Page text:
Work in Progress

Bias That Leaves Children Without Options

You might think that childhood obesity is a subject that draws a lot of sympathy from the public. You would be wrong. Today at the 26th European Congress on Obesity, we presented new data on a huge gap in the public understanding of severe obesity in young children. Even in young children, our data shows that most people chalk it up to bad habits.

What about the physiology and genetics of obesity? Not important, say most people in four different countries – the U.S., U.K., France, and Italy.

Blaming the Kids

We found that roughly half of respondents in the U.K., U.S., and France say that bad habits are the primary cause of obesity when it occurs in young children. Among Italians, that number was a bit lower at 33 percent. Italian respondents placed slightly, but not significantly, more blame on excessive junk food marketing. Thirty-five percent of Italian adults said that was the main problem.

We found fewer respondents blaming parents than we expected. No more than 27 percent of respondents chose poor parenting as the reason for severe childhood obesity.

Between 6 and 16 percent of respondents named genetics and physiology as important causes. This observation contrasts sharply with scientific evidence that puts the heritability of obesity at about 70 percent. Especially in young children, it’s hard to explain obesity as a simple matter of bad habits.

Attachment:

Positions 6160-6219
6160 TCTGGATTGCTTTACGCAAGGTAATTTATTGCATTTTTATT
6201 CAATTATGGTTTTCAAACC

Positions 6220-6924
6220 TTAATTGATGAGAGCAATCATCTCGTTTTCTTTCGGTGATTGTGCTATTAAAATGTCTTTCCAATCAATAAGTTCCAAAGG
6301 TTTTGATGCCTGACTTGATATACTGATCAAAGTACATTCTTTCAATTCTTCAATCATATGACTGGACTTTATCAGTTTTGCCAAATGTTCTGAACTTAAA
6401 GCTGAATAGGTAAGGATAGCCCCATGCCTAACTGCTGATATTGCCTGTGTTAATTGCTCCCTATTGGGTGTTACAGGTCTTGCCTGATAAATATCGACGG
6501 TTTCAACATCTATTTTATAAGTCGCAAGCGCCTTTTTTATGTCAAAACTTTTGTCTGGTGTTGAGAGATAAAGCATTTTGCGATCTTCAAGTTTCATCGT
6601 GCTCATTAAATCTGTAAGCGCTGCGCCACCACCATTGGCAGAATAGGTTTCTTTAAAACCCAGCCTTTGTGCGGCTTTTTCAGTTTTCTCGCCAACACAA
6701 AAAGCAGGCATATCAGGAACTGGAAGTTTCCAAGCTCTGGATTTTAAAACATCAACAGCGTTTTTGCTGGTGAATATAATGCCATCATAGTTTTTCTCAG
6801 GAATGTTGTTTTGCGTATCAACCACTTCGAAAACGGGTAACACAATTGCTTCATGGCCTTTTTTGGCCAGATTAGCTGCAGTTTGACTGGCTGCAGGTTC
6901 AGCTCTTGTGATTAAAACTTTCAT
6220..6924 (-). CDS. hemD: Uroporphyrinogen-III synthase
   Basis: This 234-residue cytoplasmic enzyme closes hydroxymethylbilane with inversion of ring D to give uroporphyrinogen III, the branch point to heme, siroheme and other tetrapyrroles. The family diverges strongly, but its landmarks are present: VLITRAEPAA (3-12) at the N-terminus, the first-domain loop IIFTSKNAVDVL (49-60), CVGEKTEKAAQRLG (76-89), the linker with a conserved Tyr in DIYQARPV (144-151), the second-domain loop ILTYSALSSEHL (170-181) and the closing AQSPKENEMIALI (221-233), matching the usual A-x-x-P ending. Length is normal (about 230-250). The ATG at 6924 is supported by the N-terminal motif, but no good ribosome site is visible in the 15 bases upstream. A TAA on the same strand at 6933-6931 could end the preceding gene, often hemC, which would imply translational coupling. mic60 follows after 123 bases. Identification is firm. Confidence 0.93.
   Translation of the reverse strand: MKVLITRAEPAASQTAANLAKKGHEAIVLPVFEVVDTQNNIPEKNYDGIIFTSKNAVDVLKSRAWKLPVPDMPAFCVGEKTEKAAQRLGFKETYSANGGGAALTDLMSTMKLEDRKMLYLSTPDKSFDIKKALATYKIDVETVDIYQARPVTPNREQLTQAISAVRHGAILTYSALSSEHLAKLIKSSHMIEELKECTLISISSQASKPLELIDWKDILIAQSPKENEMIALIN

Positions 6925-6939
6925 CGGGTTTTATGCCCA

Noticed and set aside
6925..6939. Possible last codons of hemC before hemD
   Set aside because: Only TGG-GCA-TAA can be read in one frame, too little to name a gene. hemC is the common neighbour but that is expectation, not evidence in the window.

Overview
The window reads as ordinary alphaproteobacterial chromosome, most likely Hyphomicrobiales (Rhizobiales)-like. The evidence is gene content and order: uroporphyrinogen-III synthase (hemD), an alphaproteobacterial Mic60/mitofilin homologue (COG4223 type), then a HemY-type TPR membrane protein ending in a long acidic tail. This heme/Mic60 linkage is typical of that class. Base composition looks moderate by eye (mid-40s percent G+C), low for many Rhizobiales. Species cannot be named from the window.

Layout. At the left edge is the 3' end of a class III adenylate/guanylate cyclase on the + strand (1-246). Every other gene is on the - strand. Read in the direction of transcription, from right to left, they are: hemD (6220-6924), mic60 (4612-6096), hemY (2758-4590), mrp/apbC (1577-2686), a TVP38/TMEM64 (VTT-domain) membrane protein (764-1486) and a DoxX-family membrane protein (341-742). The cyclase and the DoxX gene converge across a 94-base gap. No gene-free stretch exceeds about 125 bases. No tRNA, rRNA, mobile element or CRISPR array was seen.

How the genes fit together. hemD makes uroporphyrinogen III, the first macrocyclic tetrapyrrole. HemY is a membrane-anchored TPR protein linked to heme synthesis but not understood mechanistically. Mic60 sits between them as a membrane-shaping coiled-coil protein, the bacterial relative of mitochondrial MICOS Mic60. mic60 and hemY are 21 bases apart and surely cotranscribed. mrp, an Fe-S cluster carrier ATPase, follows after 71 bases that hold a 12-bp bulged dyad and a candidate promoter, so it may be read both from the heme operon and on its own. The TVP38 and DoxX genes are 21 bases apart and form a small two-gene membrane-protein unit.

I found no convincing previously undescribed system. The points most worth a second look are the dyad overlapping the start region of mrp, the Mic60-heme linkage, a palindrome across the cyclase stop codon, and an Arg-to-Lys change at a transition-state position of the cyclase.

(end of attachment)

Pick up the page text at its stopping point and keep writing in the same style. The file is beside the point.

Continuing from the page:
A Bias with a Harsh Impact

But this is where public opinion lies. And the result is that health plans face little pressure to provide adequate care for kids with severe obesity. Access to bariatric surgery for teens that might benefit is severely restricted. Only about 35 stage four childhood obesity treatment centers exist in the U.S. to meet the needs of approximately five million kids with severe obesity.

The situation is no better in the U.K., where Professor Paul Gately tells us there is no national provision to provide care for 450,000 children with severe obesity.

Without help for dealing with severe obesity, future health is at risk. In the short term, bullying and mental health issues can take an even bigger toll.

Before this situation can change, two things must happen first. We need a better public understanding of the truth about obesity. Moralistic judgments and bias simply get in the way. And perhaps most important, kids and families will have to speak up about the travesty of this denial of care for a condition that, untreated, will have profound effects on a child’s prospects for life.

Click here for our presentation. Click here, here, here, and here for more information on options for treating severe obesity in children and adolescents.

Work in Progress, photograph © Smadar Shilo-Marcus / flickr

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April 30, 2019